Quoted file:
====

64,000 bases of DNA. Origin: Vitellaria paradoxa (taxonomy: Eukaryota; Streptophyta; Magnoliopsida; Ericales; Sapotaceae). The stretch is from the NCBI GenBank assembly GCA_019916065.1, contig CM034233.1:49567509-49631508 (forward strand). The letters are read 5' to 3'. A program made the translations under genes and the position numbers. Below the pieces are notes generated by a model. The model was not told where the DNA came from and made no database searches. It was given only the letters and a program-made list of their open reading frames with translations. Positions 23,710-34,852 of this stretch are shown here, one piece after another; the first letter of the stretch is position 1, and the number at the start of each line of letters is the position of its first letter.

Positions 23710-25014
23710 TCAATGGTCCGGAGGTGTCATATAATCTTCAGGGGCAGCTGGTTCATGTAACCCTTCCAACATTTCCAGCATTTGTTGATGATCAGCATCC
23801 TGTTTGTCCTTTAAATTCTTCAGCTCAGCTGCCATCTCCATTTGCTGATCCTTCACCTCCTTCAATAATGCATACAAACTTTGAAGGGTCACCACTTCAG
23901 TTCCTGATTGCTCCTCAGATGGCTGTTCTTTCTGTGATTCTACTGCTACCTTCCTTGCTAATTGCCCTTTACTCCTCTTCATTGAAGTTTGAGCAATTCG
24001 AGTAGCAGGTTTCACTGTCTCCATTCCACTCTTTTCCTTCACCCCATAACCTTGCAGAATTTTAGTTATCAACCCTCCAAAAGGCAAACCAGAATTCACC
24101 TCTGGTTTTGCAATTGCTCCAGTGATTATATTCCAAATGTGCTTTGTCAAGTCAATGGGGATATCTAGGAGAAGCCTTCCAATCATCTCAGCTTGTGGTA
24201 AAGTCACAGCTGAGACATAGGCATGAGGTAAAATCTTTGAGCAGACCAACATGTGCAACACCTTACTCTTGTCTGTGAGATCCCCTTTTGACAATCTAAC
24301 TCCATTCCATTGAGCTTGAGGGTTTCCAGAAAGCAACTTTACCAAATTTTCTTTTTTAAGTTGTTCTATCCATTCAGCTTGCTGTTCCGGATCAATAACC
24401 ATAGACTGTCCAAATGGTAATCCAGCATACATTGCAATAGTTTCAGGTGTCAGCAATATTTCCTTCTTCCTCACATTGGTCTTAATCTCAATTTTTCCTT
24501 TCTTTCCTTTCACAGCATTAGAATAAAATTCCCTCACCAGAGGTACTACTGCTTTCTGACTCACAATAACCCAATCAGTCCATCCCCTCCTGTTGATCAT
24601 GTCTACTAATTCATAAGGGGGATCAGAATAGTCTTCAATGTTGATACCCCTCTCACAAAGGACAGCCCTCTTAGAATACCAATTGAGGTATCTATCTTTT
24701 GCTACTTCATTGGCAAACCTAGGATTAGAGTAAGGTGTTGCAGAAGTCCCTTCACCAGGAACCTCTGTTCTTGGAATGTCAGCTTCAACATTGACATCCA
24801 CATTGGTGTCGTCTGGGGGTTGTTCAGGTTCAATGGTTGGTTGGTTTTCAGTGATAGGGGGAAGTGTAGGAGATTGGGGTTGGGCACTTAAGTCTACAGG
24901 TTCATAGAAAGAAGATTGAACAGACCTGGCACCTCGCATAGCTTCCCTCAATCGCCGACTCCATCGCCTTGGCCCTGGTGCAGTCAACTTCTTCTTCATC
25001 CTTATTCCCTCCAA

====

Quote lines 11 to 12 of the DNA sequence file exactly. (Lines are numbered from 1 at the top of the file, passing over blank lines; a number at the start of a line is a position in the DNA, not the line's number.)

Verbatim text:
24501 TCTTTCCTTTCACAGCATTAGAATAAAATTCCCTCACCAGAGGTACTACTGCTTTCTGACTCACAATAACCCAATCAGTCCATCCCCTCCTGTTGATCAT
24601 GTCTACTAATTCATAAGGGGGATCAGAATAGTCTTCAATGTTGATACCCCTCTCACAAAGGACAGCCCTCTTAGAATACCAATTGAGGTATCTATCTTTT